North Korea aiming to entice Chinese touristsAs it insists Seoul withdraw its investments from Mount Kumgang, North Korea is seeking closer tourism ties with China, reported Chinese state media on Tuesday.
According to the Global Times, an English-language propaganda outlet in China, Chen Qiufa, China’s party chief of Liaoning Province, last week met with North Korea’s Minister of External Economic Relations Kim Yong-jae, who requested closer cooperation in attracting Chinese tourists to the North.
Chen, who visited the North from Nov. 6 to Saturday, also met with a series of high-ranking officials, including Mun Kyung-duk, the North’s chief party secretary for North Pyongan Province, and Ri Su-yong, a former foreign minister and now head of the North’s ruling Workers’ Party International Affairs Bureau, signaling a growing bilateral rapport between the two countries.
The Global Times report said Chen proposed ways to strengthen “people-to-people and trade exchanges, promote agricultural cooperation, improve exchanges in people’s livelihoods and carry out tourism cooperation,” while Kim reciprocated by suggesting closer cooperation in terms of agriculture, healthcare and tourism.
According to a source in Beijing who spoke to the JoongAng Ilbo, bilateral cooperation between the two countries is mainly focused on tourism, with Pyongyang seeking to find ways to generate foreign currency amid the chokehold of international sanctions on its economy.
The People’s Daily, the official newspaper of the Chinese Communist Party, also published a major piece devoted to diplomacy with North Korea Tuesday, promoting tourism courses in the country to areas in which Chinese troops fought in alliance with the North during the 1950-53 Korean War, like Pyongyang, Kaesong and Panmunjom.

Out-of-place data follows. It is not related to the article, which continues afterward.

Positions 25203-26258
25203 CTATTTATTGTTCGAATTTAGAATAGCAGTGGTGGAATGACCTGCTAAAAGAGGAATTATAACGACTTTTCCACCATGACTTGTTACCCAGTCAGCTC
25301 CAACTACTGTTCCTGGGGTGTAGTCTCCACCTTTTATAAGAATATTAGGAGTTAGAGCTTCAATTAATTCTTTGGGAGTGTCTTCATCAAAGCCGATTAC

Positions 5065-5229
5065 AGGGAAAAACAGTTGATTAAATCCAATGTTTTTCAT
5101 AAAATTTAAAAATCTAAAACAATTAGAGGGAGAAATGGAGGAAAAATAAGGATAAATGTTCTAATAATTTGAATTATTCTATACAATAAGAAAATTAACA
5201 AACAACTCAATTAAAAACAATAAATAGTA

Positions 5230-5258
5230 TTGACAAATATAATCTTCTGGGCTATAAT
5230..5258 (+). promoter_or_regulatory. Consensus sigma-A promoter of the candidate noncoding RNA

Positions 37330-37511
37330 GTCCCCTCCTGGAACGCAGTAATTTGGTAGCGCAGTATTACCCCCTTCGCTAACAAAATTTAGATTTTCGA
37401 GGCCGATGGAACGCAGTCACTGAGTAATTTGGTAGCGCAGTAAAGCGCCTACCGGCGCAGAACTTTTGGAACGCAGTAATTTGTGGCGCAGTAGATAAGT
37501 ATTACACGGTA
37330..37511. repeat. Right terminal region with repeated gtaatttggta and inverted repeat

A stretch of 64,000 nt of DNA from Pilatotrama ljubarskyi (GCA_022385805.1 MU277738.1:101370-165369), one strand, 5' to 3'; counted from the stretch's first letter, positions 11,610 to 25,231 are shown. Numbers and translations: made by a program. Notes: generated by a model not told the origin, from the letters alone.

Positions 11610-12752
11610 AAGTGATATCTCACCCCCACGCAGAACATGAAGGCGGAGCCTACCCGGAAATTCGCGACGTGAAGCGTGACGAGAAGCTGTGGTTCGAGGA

The report described landmarks in these places with vivid and romanticized language, describing Kaesong as home to a major memorial graveyard where 15,000 Chinese People’s Volunteer Army soldiers are buried and Pyongyang as having cedar-tree-lined streets which the paper said were given to former North Korean leader Kim Il Sung by China after the Korean War.
Such storytelling appears to be designed to endorse tourism by Chinese citizens to North Korea, which has been the main source of tourism revenue for Pyongyang by far. In late June, Chinese President Xi Jinping’s first official state visit to North Korea as president fostered a brief tourism boom to the country that saw train tickets from Dandong in Liaoning Province to Pyongyang quickly selling out.
Last year, Chinese tour operators even began offering a two-day package trip to border regions in North Korea.
North Korean leader Kim Jong-un’s plans to complete the Wonsan-Kalma coastal tourist area by next April and his larger ambition to overhaul much of the country’s tourism infrastructure appear to be aimed at satisfying this demand. Analysts say Kim’s recent order to remove all South Korean-built facilities at Mount Kumgang could be intended to prepare the area to receive Chinese tourists, in case denuclearization talks with the United States flop and the prospects of receiving South Korean tourists in the area evaporate.
A senior official of South Korea’s Moon Jae-in administration recently told the Korea JoongAng Daily that North Korea may be able to profit from tourism at Mount Kumgang without the South’s cooperation, as long as China’s help is ensured.
“From 1998 to 2008, 1.93 million South Korean tourists visited Mount Kumgang,” the official said. “Last year alone, nearly 150 million Chinese tourists visited overseas destinations. Even if only a fraction of those visit Mount Kumgang, it would be enough [to meet the North’s needs].”
BY YOU SANG-CHUL, JEONG YONG-SOO AND SHIM KYU-SEOK [email@example.com]